In dimensional measurement the uncertainty is often dominated by the effects of thermal expansion. In this paper I discuss these effects, their sources, and the methods used to determine the uncertainty components. In an extended example, the thermal uncertainty components for the measurement of a steel gage on a one dimensional measuring machine (UMM) is derived for different levels of laboratory temperature control and measurement.
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Document ID: 3A325E6F

Rational Design Requirements For A Set Of Overlapping Production Gas Flow Standards To Cover The Flow Range 3*10-1 To 3*105 Sccm.
Author(s): Thomas O. Maginnis
Abstract/Introduction:
Progress in thermal mass flow controller technology (multigas, multirange, digital, userconfigurable MFCs) has advanced to the point where production calibration of each MFC is required over a 40:1 flow turndown to an accuracy specified as a fixed percentage ( 0.25%) of flowrate. To meet todays requirements and provide for future MFC improvements requires production calibration standards with much increased flow range and improved accuracy. The re-calibration burden of keeping numerous production flow standards self-consistent and accurate must be balanced against the metrological advantage of substantial overlap in the ranges of the production standards. Some overlap is essential to demonstrate end-to-end consistency and avoid coverage gaps, yet too much overlap can add significant costs of ownership and operation because the recalibration cost scales as the product of the total number of production standards required and the recalibration frequency. This paper will explore a rational approach to setting of production flow standard design requirements by developing the quantitative relationships between flow turndown of individual flow standards, degree of overlap of adjacent standards, total number of standards required to cover the necessary range, and estimated cost of maintaining the production standards in calibration.
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Document ID: 4E7EACA2

The International Cipm Key Comparison Reference Values For Natural Gas Flow Flow At High Pressure
Author(s): D. Dopheide, B. Mickan, R. Kramer, M.van Der Beek, G. Blom, J. P. Vallet, O. Gorieu
Abstract/Introduction:
The CIPM decided in 1999, in accordance with the CIPM Mutual Recognition Arrangement (MRA) 2, to conduct Key Comparisons (KCs) 1 among national primary standards of selected NMIs in the subject field high-pressure gas. This includes natural gas and compressed Air and/or Nitrogen. The members of the responsible CCM Working Group for Fluid Flow (WGFF) elected PTB and NMi-VSL as the pilot laboratories for this Key Comparison (KC). This report comprises the results for the natural gas flow Key Comparisons and the final outcome and has been agreed by all participants and the CCM in April 2005. The results of such a Key Comparison are the Key Comparison Reference Value (KCRV), which is considered to be the worldwide best available realization of the unit and the degree of equivalence between the participating facilities and the KCRV. This report describes the KCRV and well as the degree of equivalence for the natural gas flow at high pressure.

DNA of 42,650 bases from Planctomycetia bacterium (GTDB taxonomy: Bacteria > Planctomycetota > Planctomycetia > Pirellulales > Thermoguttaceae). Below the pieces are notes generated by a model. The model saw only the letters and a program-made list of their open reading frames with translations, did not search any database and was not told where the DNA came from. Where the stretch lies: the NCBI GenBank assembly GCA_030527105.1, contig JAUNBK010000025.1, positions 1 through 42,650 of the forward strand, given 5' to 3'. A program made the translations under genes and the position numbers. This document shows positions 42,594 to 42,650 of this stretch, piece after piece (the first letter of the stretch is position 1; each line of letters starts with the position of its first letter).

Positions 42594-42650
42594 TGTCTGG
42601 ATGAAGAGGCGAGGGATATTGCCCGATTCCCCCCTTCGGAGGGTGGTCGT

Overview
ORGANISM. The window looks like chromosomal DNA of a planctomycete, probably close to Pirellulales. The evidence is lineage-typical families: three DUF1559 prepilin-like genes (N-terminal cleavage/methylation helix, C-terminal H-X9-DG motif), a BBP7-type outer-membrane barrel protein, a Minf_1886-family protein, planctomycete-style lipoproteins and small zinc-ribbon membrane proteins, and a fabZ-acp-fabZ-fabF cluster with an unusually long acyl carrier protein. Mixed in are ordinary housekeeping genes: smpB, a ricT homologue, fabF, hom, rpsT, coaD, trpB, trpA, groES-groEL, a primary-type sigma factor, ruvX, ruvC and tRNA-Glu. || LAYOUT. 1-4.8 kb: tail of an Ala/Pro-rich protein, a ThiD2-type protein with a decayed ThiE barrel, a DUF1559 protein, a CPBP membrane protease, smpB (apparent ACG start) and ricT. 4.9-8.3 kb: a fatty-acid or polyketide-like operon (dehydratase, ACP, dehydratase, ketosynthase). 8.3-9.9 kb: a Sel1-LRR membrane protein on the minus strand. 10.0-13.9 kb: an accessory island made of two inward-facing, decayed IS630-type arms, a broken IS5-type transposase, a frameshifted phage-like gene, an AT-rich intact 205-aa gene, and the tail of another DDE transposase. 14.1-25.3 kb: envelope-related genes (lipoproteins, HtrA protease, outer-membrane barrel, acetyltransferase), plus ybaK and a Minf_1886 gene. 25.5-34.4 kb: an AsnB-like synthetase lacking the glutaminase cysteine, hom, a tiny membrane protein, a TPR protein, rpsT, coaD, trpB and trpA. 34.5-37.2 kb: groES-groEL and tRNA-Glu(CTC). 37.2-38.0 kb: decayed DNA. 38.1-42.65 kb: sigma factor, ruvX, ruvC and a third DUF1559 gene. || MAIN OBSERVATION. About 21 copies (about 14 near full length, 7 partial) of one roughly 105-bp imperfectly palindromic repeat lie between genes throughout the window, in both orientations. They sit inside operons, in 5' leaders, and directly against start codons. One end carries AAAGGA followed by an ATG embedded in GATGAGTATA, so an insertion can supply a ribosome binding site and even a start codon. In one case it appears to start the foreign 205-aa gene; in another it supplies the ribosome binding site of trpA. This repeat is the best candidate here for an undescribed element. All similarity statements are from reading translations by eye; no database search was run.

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Document ID: B987BA3A

Comparisons Of Viscous-Sealed Provers With Lne And Studies Of Piston - Cylinder Leakage
Author(s): Harvey Padden
Abstract/Introduction:
Inter-laboratory comparisons DryCal medium and large sized cells had validated our uncertainty analyses for flows above 100 sccm. However, we wished to test the lowest flow range using our smallest cell. LNE (Laboratoire National de Metrologie et dEssais), in Paris, performed a calibration over the complete flow range of 5 to 50,000 sccm using their dynamic gravimetric standard, repeating the tests after six months to test long-term reproducibility (drift). All results of the LNE comparison were favorable. However, at 5 sccm the ML-800-10 cell was near the limit of its allowable uncertainty. Perhaps this was the result of inaccuracies in our calibration of the tare leakage value of the viscous-sealed piston. Therefore, we investigated piston leakage test methodologies, leakages constancy with flow and the ability to predict leakage for varying gas species. We evaluated a number of leakage calibration methods after building a new, 0.25C stability, laboratory. We finally decided upon a successive-inversion technique, with leakage being half the magnitude of the difference between successive upright and inverted readings of flow. We were able to prove that leakage was invariant with flow and to assess the magnitude of error using varying gas species.
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Document ID: 52BCDB52

Thermal Mass-Flow Sensor Zero Offset
Author(s): Chiun Wang
Abstract/Introduction:
Thermal mass-flow sensors are normally calibrated only with an inert gas before they are used for measuring the flow of process gases. It was frequently observed that the sensor zero-offset shifts slightly when the process gas is introduced, even after the sensor has been zeroed perfectly with the inert gas. This study shows how gas thermal conductivity can affect the no-flow output of a thermal mass-flow sensor with imperfect symmetry.
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Document ID: 2309092C

Long-Term Resistance And Ratio Stability Of Sprts, Comparing Metal Sheaths Vs. Fused Silica Sheaths
Author(s): Mingjian Zhao, Rick Walker
Abstract/Introduction:
An investigation of re-calibration results of metal-sheathed standard platinum resistance thermometer (SPRT) and fused silica-sheathed SPRTs was reported. The performance of metal-sheathed SPRTs could be as good as that of fused-sheathed SPRTs if the user could take care it very well. However, in fact, the long-term stability of metal-sheathed SPRTs is generally worse than that of fusesilica sheathed SPRTs due to the users carelessness. The investigation results were discussed based on possible effects due to the sensor contamination, platinum oxidation, and mechnical shock, etc. To reduce calibration uncertainty and improve calibration reliability, two simple methods are introduced.